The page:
Do You Need a Will and Testament?
Winding up a deceased estate can be daunting, complicated and an emotional process, especially if a will has not been executed or if it has not been drafted or signed properly.
There are many instances that people may wish to draft or update a will, including overseas travel, marriage, divorce, birth, starting a business, or purchase of a property. The reality is that there is no time like the present!
In this section, we provide brief information that should assist you with your estate planning in order to fulfill your true wishes and benefit your beneficiaries accordingly.
A will is a very important document and provides you with peace of mind, in that you have chosen your heirs, and taken care of your dependents.
If a person passes away without a valid will, the estate will be wound up according to the laws of Intestate Succession in terms of the Intestate Succession Act, 81 of 1987, which stipulates how assets are distributed and it may not necessarily be in accordance with your wishes.
Should you reside with your partner to whom you are not married, the law of intestate succession may not recognise your ‘common-law’ spouse as the beneficiary of your estate if you haven’t left a will naming him/her as beneficiary.
A will is essential for all, especially in the case where you have minor dependents. In this case, you should consider nominating someone with parental rights in order to ensure that your children are cared for. You may want to consider making provision for the protection of minor heirs by setting up a testamentary trust.
In terms of your will, you need to appoint an executor to administer your estate according to the provisions of your will, who shall be responsible to act in the best interest of your heirs. Failing which, the Master or your heirs may nominate an executor to administer your estate.
- You should always seek expert and professional advice when you want to draft or review you will.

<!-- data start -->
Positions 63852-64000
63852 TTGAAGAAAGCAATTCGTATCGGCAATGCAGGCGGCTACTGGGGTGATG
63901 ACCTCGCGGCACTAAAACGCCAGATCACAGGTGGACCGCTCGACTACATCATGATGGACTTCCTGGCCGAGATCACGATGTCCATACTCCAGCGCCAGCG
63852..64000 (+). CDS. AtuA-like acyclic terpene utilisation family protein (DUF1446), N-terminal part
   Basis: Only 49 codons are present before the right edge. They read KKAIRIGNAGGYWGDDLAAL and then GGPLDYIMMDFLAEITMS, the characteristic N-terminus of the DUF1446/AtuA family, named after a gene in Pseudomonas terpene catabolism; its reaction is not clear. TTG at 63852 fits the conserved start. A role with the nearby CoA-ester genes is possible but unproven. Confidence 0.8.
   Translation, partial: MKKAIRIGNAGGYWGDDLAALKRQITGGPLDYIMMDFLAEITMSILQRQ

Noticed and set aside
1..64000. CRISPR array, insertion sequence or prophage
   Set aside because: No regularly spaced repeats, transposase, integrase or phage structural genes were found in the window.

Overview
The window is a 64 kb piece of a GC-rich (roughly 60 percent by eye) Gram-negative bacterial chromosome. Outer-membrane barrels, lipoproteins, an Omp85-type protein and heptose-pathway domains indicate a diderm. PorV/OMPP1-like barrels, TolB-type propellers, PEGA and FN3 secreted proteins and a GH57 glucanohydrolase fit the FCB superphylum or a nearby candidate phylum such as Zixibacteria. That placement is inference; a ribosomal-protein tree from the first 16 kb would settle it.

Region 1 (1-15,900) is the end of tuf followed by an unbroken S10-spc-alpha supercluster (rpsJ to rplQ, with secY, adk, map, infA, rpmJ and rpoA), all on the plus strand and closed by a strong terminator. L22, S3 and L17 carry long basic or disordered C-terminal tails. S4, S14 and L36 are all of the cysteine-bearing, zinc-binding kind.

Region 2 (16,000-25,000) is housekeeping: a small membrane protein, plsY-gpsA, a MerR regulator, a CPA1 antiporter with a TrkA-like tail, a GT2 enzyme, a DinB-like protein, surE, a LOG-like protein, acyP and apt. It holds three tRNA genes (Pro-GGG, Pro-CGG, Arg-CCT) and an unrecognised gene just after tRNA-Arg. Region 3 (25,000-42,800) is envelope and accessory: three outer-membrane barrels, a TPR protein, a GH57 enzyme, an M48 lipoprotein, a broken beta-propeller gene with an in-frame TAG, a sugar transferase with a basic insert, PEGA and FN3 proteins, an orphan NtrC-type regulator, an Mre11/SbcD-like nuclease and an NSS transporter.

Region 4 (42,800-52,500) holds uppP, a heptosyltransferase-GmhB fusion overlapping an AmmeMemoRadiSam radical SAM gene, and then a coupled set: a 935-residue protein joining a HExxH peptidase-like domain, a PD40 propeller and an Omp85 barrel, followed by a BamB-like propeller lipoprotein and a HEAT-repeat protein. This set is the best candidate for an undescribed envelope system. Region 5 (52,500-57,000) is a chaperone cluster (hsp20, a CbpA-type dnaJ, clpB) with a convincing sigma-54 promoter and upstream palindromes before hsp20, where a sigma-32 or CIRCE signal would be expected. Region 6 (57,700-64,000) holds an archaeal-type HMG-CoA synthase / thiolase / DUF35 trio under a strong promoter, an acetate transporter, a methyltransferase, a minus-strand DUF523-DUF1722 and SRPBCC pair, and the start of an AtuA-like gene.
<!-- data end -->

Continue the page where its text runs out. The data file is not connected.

- Attempting to draft a will yourself, could result in the will being invalid, or could cause consequences after your death that you may not have intended.
- Keep your will up to date by revising it regularly.
- Identify heirs or legatees clearly by full names, relationship and identity number (or birth date) to avoid possible ambiguity.
- Should you bequeath a legacy (a specific asset to specific heir), describe it clearly.
- Ensure that you understand each and every provision in the document and that the will accurately reflects your wishes.
- It is advisable to include an alternate heir in your Will. If you do not nominate alternate heirs, your intestate heirs will inherit your estate.
- Notify interested parties, family and friends that you have prepare a will and advise them who you have nominated as your executor and direct them to notify your executor immediately in the event of your death.
- The whereabouts of your Will (EasyTrusts.co.za can hold the original document for you for a nominal annual fee).
When signing your will, it is imperative that it is done in compliance with the provisions of the Wills Act.
The place and date of signature must be written in at the end of the will.
Each page of the will should be signed in black ink by the Testator or Testatrix, and two independent witnesses, who should also sign next to any alteration.
Witnesses should be parties who have no interest in the will, and their signatures merely acknowledge that they saw the Testator or Testatrix sign. It is advisable not to ask family members or anyone else who could be an heir or the spouse of an heir to sign as a witness, as they may be disqualified from inheriting in terms of the Wills Act.
Our Costs for Preparing A Will
|1. Simple individual will||R200|
|2. Simple joint and mutual will||R250|
|3. Individual Will incorporating a testamentary trust||R400|
|4. Joint & mutual Will incorporating a testamentary trust||R450|
|5. Individual Will with special bequests||R400|
|6. Joint & mutual Will with special bequests||R450|
|7. Simple Sharia will||R250|